When we were children, we used to play "war". We would devide into two teams and someone - usually my cousin Fadi - would scream from somewhere "Lakad ibtada'at al harbou"... War has begun. And then we would go after one another with our hands in the form of a pistol and when we would get caught, we would surrender immediately as our opponent threatens us with "holemantoss". Later, much later, I have learned that the origin of this word is the french sentence "haut les mains tous!" (Arms up in the air, everyone!)...
Yesterday, Beirut was up in flames with the opposition making itself heard, and not just through the official channels. Beirut/NTSC has never been about political (In its strict and narrow sense of the word) analysis, but the above image taken from the front page of Annahar newspaper has all the elements to tell the story of the day. I have always had this silly theory that the Palestinian intifada was "sponsored" by Nike. Every time there would be a coverage of young hooded Palestinians throwing stones, most of the time they would be wearing black fatigues with a "swoosh" on them. Mahmoud Tawil's image shows a young Beiruti holding a tire and wearing an "Iceberg" jeans (Notice the lettering on his pants). Most likely this jeans is a fake considering that the official reason for manifesting was to increase minimum wage from its pitiful current anorexic stage (An Iceberg jeans - a real one - would never have been afforded by this guy whose main aim by wearing this counterfeit is to want to feel accepted in a social class that is way upper than his).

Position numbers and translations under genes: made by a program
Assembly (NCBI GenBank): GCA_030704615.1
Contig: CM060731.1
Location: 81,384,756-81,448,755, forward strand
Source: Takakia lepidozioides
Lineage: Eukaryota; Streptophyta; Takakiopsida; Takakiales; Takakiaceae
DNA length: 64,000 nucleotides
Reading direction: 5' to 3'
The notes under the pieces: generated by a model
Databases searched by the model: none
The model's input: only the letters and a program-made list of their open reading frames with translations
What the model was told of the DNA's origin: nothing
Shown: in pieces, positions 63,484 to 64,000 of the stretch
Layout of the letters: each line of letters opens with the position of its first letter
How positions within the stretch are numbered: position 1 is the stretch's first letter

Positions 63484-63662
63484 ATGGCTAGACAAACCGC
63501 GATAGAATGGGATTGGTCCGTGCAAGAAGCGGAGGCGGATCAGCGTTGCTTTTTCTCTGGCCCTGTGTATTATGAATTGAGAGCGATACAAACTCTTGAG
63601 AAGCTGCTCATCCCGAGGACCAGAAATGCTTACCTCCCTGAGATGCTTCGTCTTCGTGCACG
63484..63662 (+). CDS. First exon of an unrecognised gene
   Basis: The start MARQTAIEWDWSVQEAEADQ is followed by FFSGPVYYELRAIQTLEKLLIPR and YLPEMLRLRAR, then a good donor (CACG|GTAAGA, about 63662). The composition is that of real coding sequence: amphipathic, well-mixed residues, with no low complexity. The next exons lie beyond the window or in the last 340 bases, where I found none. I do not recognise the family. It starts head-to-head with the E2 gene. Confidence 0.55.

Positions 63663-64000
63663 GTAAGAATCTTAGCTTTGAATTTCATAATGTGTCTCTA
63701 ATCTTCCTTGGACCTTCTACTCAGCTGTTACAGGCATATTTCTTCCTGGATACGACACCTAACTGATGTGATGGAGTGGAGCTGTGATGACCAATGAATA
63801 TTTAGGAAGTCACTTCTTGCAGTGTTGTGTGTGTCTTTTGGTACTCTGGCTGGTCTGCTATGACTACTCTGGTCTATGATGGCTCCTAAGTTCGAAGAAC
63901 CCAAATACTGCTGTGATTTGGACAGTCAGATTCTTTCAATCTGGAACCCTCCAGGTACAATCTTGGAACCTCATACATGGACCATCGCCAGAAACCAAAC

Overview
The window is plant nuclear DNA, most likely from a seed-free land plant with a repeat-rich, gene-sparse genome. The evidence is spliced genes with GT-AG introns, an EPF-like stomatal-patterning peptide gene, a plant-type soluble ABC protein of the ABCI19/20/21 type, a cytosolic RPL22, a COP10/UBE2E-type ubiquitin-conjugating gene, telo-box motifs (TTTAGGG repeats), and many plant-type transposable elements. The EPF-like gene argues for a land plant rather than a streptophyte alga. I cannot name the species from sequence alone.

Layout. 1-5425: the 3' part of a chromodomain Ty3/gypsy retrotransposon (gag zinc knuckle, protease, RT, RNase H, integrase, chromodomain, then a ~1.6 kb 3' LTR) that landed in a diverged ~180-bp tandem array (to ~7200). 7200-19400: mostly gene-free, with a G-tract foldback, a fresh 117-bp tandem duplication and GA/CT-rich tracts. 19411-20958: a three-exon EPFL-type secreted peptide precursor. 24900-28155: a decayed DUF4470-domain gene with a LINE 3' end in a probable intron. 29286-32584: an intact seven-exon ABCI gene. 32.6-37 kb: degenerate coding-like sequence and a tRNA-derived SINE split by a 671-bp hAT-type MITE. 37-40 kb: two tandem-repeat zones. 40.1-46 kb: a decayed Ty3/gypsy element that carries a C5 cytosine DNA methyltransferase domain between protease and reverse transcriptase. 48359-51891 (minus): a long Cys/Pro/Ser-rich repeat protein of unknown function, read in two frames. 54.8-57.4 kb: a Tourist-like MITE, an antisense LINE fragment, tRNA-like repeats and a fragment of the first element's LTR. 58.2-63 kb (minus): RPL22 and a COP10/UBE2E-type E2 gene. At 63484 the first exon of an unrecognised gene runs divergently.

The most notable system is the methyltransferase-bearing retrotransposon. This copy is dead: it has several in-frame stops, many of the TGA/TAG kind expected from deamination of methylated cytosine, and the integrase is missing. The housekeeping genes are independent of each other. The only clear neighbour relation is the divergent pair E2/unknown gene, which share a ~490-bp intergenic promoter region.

The other image, taken from al-akhbar newspaper tells the other side of the story - most likely the parents of that young man rushing to get bread. But even then, there seems to be an element of "theatrics" with one person looking fully at the camera and another smiling (I am sure he was aware of the camera's presence as well) that typical Lebanese smile that aggraved people smile when they are interviewed by TV and say "the situation is very bad. We are hungry." And they keep on smiling for that charming TV reporter.
Such is Beirut today. A city that wears make up before confronting its audience. I feel that I want to tell everyone "Holemantoss" but my cousin Fadi who brought me down from the village where I sheltered away from Beirut, did not shout "Lakad ibtada'at al harbou" - but rather he said it solemnly as he looked at the belly of his five-months pregnant wife Nadine.